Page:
If you have high cholesterol, it’s likely that you know others who have it too. In the United States alone, an estimated 71 million Americans have too much LDL or “bad” cholesterol in their blood. But don’t think that because high cholesterol is common that it isn’t serious. Having high cholesterol puts you at risk for heart disease, the leading cause of death in the United States.
High Cholesterol With An Even Higher Risk
Some people with high cholesterol have an even higher risk of developing heart attacks or strokes – nearly 20 times higher. These individuals have Familial Hypercholesterolemia (FH), a genetic condition that compromises the liver’s ability to remove cholesterol. If left undetected and untreated, FH can lead to early and aggressive heart disease, sometimes affecting people as early as their teens or 20s.
Recognizing Familial Hypercholesterolemia Symptoms
FH is not rare but it is rarely diagnosed. In fact, only 1 in 10 people with FH know that they have it. It is a serious medical condition that always requires medical attention, so if you have high cholesterol it is important to determine if you have any of these Familial Hypercholesterolemia symptoms:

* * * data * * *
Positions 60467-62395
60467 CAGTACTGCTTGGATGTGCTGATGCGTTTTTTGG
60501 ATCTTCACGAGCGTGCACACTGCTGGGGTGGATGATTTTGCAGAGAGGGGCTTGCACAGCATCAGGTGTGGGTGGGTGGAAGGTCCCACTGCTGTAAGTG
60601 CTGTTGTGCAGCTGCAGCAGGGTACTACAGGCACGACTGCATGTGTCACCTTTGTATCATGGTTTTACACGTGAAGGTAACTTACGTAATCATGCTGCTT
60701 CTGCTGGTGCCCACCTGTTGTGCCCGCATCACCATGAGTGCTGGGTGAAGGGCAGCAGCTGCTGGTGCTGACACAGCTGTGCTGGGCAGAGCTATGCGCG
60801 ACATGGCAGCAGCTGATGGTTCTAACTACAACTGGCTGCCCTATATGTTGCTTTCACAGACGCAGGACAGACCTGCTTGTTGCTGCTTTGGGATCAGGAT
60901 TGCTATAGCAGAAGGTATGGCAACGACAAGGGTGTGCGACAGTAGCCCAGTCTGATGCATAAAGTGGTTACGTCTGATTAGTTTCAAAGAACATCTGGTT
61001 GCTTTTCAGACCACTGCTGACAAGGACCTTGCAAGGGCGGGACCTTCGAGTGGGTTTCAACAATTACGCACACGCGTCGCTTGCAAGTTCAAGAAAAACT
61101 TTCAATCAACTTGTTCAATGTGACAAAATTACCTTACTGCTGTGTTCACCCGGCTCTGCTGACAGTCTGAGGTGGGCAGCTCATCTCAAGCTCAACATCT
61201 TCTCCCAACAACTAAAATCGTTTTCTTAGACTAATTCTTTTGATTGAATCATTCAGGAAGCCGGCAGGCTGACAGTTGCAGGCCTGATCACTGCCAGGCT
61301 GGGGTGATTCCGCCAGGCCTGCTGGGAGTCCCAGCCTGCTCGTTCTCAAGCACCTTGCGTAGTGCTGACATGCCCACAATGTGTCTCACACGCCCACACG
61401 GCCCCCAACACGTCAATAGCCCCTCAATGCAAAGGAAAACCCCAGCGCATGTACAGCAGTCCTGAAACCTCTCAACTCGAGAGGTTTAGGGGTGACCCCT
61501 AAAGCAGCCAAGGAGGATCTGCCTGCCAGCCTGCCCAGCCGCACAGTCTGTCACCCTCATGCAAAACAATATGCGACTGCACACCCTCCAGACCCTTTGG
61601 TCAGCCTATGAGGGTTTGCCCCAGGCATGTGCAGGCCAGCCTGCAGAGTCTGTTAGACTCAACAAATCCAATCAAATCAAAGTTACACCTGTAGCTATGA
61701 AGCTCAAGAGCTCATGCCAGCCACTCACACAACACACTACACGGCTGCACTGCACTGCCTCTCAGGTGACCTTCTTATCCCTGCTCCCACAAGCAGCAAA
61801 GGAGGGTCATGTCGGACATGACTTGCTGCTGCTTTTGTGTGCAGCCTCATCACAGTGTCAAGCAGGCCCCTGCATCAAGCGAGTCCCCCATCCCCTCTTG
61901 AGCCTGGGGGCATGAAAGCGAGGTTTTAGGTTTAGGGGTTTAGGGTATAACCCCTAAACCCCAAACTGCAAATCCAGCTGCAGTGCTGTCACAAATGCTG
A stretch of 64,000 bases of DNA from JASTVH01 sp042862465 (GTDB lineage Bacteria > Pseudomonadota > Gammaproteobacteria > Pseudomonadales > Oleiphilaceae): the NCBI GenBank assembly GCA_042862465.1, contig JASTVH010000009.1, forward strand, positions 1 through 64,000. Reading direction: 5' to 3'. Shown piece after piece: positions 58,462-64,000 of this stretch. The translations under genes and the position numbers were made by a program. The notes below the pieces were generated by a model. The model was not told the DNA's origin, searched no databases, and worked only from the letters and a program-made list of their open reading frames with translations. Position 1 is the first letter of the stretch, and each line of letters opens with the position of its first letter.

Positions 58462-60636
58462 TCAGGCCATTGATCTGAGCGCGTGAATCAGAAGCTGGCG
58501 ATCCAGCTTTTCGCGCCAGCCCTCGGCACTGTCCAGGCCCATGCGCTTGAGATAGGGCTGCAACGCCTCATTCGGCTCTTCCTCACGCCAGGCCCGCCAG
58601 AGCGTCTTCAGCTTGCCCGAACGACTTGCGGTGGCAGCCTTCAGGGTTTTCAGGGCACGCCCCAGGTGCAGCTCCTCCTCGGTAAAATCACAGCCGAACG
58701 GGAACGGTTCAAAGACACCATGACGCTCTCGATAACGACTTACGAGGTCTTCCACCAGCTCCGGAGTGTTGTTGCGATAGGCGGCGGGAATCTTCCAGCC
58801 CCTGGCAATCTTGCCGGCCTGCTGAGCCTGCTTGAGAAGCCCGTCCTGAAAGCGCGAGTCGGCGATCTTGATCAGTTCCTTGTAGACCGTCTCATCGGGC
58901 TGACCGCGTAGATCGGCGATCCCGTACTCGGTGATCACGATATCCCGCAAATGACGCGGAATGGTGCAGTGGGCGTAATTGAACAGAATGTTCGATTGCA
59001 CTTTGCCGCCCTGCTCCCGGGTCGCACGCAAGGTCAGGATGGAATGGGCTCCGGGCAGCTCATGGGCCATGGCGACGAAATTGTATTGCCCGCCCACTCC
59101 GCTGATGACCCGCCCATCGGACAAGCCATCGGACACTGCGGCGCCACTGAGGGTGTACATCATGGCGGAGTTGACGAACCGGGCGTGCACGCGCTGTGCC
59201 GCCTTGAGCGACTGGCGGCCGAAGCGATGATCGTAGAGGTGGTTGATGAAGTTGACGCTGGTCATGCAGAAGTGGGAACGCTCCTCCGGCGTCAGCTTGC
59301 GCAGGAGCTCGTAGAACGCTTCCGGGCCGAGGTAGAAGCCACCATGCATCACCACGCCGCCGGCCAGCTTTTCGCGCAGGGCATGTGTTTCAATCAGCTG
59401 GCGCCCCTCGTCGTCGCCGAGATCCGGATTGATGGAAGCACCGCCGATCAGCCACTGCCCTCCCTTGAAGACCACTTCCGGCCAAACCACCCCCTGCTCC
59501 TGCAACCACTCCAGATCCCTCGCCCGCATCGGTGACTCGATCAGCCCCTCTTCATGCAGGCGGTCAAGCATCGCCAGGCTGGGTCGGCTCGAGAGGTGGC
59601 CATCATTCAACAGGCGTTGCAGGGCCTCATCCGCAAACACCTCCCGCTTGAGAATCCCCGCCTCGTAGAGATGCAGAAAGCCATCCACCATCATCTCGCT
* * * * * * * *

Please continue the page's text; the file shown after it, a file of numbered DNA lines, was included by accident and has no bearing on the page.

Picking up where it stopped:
- High LDL cholesterol, especially at an early age. Excessive levels of LDL cholesterol are a primary indicator of FH. You are at risk for FH if your LDL is above 190 mg/dL (adult), or above 160 mg/dL (child).
- High cholesterol that can’t be controlled through lifestyle changes. Because FH is a genetic condition that is the result of inefficient liver functioning, external factors such as diet, exercise, and weight control aren’t enough to manage cholesterol levels in individuals with FH. Medication is a critical component of treatment if you have FH.
- A family history of early heart disease or heart attacks at a young age. For males, this is generally defined as experiencing a cardiovascular incident before the age of 60; for females, before the age of 70.
- Bumps or lumps around the knuckles, elbows, and knees, or swollen or painful Achilles tendons. These are cholesterol deposits called “xanthomas.”
- Orange yellowish areas around the eyes (“xanthelasmas”) or a white arc near the colored part of the eye (“corneal arcus”), which are also visible cholesterol deposits.
Most people with FH don’t show any visible Familial Hypercholesterolemia symptoms, so it’s very important to be aware of your family medical history and your own cholesterol levels when considering your risk. If your family has a pattern of early heart attacks or heart disease, the American Academy of Pediatrics recommends cholesterol testing for all members as early as age 2. Moreover, they recommend cholesterol screening for all children ages 9 to 11. It is important to visit a physician knowledgeable in FH in order to determine if your high cholesterol is indeed genetic, and in order to obtain early diagnosis and treatment as soon as possible.For more information about Familial Hypercholesterolemia symptoms, effects and treatments, or to find an FH Specialist nearest you, contact the FH Foundation, a patient-centered non-profit organization dedicated to education, advocacy and research of FH.